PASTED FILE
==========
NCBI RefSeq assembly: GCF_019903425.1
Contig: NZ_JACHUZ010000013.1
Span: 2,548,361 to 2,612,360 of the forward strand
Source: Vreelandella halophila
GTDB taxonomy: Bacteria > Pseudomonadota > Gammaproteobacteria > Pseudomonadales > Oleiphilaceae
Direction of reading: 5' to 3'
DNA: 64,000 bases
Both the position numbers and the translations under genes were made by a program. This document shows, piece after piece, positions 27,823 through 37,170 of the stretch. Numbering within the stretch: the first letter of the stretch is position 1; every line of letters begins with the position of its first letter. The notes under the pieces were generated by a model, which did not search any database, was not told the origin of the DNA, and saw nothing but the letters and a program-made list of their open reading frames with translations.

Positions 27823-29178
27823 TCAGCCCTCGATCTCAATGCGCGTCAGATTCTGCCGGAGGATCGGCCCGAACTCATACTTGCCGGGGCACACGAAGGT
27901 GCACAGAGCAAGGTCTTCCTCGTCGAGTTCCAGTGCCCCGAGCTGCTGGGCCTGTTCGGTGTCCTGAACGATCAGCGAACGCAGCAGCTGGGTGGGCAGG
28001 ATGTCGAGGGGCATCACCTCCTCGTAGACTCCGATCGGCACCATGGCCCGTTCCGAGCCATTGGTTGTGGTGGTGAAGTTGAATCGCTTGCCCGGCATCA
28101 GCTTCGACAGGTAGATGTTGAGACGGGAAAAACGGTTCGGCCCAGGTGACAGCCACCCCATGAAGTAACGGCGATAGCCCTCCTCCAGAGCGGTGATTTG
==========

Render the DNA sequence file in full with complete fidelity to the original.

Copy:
NCBI RefSeq assembly: GCF_019903425.1
Contig: NZ_JACHUZ010000013.1
Span: 2,548,361 to 2,612,360 of the forward strand
Source: Vreelandella halophila
GTDB taxonomy: Bacteria > Pseudomonadota > Gammaproteobacteria > Pseudomonadales > Oleiphilaceae
Direction of reading: 5' to 3'
DNA: 64,000 bases
Both the position numbers and the translations under genes were made by a program. This document shows, piece after piece, positions 27,823 through 37,170 of the stretch. Numbering within the stretch: the first letter of the stretch is position 1; every line of letters begins with the position of its first letter. The notes under the pieces were generated by a model, which did not search any database, was not told the origin of the DNA, and saw nothing but the letters and a program-made list of their open reading frames with translations.

Positions 27823-29178
27823 TCAGCCCTCGATCTCAATGCGCGTCAGATTCTGCCGGAGGATCGGCCCGAACTCATACTTGCCGGGGCACACGAAGGT
27901 GCACAGAGCAAGGTCTTCCTCGTCGAGTTCCAGTGCCCCGAGCTGCTGGGCCTGTTCGGTGTCCTGAACGATCAGCGAACGCAGCAGCTGGGTGGGCAGG
28001 ATGTCGAGGGGCATCACCTCCTCGTAGACTCCGATCGGCACCATGGCCCGTTCCGAGCCATTGGTTGTGGTGGTGAAGTTGAATCGCTTGCCCGGCATCA
28101 GCTTCGACAGGTAGATGTTGAGACGGGAAAAACGGTTCGGCCCAGGTGACAGCCACCCCATGAAGTAACGGCGATAGCCCTCCTCCAGAGCGGTGATTTG